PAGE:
Hey there, time traveller!
This article was published 4/7/2014 (1053 days ago), so information in it may no longer be current.
Montreal-by-way-of-Winnipeg author Jon Paul Fiorentino's ninth book, I'm Not Scared of You or Anything, contains 15 mostly odd, darkly comedic short stories and exploratory texts. His first collection since 2005's Asthmatica, I'm Not Scared of You or Anything is accompanied by more than two dozen illustrations by Montreal artist Maryanna Hardy, whose artwork on the front cover alone is stunning.
The characters in these stories range from losers and loners to Mr. Spock and Teen Wolf to fake martial-arts experts, competitive pillow-fighters and even Fiorentino himself.
Rather than focusing on creating memorable characters, Fiorentino writes them as if the reader already knows them. They could be your next-door neighbour, that guy or girl you went to high school with or "the dude from Iron Maiden." The result allows the reader to immediately connect with the stories.
Playful as the collection is, Fiorentino has a gift for explaining the anxieties, doubts, errors, loves and neediness of humans in a way that is easily readable due to his deadpan humour. It is better to laugh about it than cry, right?
In Pillow Fight, the first-person narrator is the only male competing in an all-women's pillow-fighting league. While hilarious, the underlying theme is scary but true. Think about all of those over-the-top competitive parents in youth sports leagues who'd do anything to have their kids win -- the ones you see in those kids-versus-parents games who take things too far. Now insert pillows instead of balls, bats, or pucks.
The four-page The Problem With Leslie sees Fiorentino return to his character from his series of visual poems The Report Cards of Leslie Mackie, from his 2006 poetry collection Needs Improvement. In it, Leslie has a "facial tic" he was born with that forces him to constantly roll his eyes, getting him into a lot of trouble at elementary school. At first read, the story appears simple and straightforward -- written for a cheap laugh, maybe -- but had Fiorentino used any other disorder, the piece would become a heartbreaking account of bullying in early childhood. It's through Fiorentino's sarcastic delivery and out-of-the-box point of view that these ugly issues become slightly more digestible.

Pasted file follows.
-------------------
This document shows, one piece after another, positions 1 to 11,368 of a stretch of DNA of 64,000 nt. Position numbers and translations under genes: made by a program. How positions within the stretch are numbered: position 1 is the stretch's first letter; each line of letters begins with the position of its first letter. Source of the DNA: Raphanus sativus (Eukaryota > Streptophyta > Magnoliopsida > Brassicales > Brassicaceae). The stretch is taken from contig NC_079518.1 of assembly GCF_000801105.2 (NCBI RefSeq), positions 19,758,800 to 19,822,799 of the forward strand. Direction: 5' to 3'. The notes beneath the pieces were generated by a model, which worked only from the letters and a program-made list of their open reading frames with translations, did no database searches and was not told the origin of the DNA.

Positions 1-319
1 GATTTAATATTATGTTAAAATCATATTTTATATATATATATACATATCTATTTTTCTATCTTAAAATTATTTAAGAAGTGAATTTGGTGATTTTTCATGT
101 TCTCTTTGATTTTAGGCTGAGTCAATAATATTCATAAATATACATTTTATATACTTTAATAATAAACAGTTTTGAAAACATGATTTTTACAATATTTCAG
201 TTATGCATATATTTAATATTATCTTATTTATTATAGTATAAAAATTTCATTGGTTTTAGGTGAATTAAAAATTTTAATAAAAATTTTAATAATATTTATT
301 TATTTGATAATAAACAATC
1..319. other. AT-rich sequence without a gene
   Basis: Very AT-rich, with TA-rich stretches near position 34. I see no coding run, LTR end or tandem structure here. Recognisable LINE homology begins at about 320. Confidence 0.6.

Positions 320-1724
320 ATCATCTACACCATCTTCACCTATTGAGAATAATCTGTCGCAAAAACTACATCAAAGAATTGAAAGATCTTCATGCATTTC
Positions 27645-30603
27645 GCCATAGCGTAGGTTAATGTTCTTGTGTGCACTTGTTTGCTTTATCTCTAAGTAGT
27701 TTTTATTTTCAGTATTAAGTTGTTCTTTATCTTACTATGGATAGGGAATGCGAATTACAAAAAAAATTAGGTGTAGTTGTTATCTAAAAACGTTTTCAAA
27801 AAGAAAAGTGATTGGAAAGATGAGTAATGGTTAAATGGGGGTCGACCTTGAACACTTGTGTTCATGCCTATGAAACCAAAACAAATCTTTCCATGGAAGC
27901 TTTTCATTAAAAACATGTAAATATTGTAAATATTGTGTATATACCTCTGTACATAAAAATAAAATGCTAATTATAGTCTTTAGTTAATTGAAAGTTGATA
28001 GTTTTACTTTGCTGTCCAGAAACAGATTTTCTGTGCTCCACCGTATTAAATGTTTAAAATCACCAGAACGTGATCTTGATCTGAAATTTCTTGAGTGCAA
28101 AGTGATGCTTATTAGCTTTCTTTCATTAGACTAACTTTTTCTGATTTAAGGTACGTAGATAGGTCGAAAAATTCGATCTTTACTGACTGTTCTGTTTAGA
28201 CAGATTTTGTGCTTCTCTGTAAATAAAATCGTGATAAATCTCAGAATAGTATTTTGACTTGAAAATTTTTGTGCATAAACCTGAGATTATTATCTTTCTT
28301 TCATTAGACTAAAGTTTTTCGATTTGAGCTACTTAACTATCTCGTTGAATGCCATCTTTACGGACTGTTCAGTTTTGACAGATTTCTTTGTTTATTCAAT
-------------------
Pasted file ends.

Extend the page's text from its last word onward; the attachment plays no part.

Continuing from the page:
A recurring theme in many of the stories is that of needing to be needed. In the title story, a man is unhealthily hung up on his ex as he spends what could be one of the greatest nights out with one of heavy metal's greatest bassists. In It Seems like Sex is a Weird Thing That Used to Happen to Me Sometimes, loner Steven Marr battles depression and loneliness, and desperately wants to be accepted into cognitive therapy. The Parable of Bryan Dong and Systema Vlad features characters who have bad cases of "bro love," and shows the reader just what people are willing to put up with in order to not be alone.
Fiorentino's main strength, though, is when he writes about himself. When It Got a Little Cold (originally published in the National Post) depicts a conversation between Fiorentino and his daughter Lilly about her birth. First told by Fiorentino and then retold by Lilly, the piece shows the great imagination children have when recreating memories they clearly don't remember. "You looked just like Gollum," writes Fiorentino. "Daddy!" responds Lilly. It's a beautiful father-daughter moment.
I'm Not Scared of You or Anything is a collection for readers bored by more traditional CanLit. It's a book of outcasts, misfits and underdogs written for outcasts, misfits and underdogs.
Unfiltered, Fiorentino deftly writes what some of us may think from time to time, but would never dare say aloud. He really isn't scared of anything.
Adam Petrash is a Winnipeg writer who is scared of heights, things that can crawl on his skin and typos.